Text and images by Jullie Yap Daza
Macau, so near and yet so far. I’m thinking of Hong Kong — so near Hong Kong, yet so far, considering the current troubles being experienced there by the establishment, protesting students and other pro-democracy elements, residents caught between the protesters and police, and tourists who must defer their visits until they can be sure that peace and order is assured and not a chancy thing, starting at the HK airport.
The ongoing demonstrations (mostly on weekends) and chief executive Carrie Lam’s hard line have kept visitors away for five months now, so for the meantime neighboring Macau seems to be the most viable alternative for travelers who just want a change of scenery. Whether they are Chinese from the mainland and other countries, whether they are Filipinos looking forward to the mere idea of getting away from Manila’s traffic jams, Macau is a pleasant option. It’s as close by as Hong Kong, and though food choices and shopping adventures may be more limited, you’ll be glad that Macau is not for gamblers only.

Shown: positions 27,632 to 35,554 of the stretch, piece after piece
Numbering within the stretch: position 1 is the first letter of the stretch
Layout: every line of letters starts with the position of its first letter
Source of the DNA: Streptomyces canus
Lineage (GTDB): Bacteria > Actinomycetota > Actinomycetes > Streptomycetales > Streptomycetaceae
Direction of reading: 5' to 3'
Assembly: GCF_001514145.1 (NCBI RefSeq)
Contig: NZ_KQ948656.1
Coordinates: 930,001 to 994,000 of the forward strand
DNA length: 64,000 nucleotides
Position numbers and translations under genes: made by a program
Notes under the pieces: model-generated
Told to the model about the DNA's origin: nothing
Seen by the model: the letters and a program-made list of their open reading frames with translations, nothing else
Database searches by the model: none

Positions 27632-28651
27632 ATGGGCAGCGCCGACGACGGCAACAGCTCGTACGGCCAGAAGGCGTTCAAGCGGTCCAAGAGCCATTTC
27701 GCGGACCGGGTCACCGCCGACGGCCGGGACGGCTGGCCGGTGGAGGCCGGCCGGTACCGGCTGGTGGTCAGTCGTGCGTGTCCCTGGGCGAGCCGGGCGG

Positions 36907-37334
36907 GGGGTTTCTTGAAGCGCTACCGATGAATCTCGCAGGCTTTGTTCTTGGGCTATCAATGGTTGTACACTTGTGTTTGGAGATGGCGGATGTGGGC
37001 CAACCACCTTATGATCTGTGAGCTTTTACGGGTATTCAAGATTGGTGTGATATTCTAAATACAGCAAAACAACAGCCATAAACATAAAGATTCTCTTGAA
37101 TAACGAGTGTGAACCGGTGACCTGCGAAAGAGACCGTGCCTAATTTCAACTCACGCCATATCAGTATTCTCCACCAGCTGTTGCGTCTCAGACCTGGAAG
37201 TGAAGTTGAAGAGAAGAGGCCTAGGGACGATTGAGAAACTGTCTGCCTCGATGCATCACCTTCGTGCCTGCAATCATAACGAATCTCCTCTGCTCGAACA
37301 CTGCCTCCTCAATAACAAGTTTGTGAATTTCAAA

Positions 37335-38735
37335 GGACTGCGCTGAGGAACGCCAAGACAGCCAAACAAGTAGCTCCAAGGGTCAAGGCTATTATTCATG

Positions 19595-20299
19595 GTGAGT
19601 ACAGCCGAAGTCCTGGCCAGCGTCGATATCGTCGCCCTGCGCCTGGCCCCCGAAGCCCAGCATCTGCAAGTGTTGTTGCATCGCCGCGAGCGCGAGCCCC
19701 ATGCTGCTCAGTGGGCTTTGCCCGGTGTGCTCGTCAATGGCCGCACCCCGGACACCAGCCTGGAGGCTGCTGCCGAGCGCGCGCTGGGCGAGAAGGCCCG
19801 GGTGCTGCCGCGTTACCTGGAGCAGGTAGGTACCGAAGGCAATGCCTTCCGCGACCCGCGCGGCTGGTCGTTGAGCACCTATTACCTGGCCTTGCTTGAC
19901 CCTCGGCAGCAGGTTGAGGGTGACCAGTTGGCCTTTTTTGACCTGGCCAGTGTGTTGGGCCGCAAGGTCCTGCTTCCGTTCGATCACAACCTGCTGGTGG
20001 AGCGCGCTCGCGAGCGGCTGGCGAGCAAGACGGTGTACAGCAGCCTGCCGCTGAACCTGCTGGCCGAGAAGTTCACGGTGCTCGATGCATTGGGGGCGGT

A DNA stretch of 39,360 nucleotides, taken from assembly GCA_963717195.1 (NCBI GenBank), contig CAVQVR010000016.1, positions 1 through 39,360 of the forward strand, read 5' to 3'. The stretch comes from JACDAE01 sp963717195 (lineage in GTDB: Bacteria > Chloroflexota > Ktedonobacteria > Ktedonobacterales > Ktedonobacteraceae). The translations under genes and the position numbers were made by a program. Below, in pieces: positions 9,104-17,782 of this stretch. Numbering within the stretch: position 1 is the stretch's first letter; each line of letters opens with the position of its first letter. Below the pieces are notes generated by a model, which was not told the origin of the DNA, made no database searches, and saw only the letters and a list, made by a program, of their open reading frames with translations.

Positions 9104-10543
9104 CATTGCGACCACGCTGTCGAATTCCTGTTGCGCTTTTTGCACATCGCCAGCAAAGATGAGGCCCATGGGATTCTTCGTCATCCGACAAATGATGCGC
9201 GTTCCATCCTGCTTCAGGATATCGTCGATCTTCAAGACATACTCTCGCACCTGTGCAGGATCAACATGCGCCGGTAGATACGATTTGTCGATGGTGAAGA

As these pictures prove, there’s more to Macau than the grand and grander casinos that are built to look like palaces of recreation and leisure. Even without throwing the dice, you can bet there’s enough to discover and re-discover. (For example, I discovered a boutique specializing in brassieres for teenagers who are just learning how to wear those things comfortably.)
For the better part of our brief stay in Macau, the itinerary was relaxed and spontaneous. We let our feet take us where we had not gone before, without a map or guide. A cozy Portuguese dinner with an old friend in a cozy restaurant minutes away from the casino strip was the only must-do on our schedule. The rest of the time was tailored for serendipity.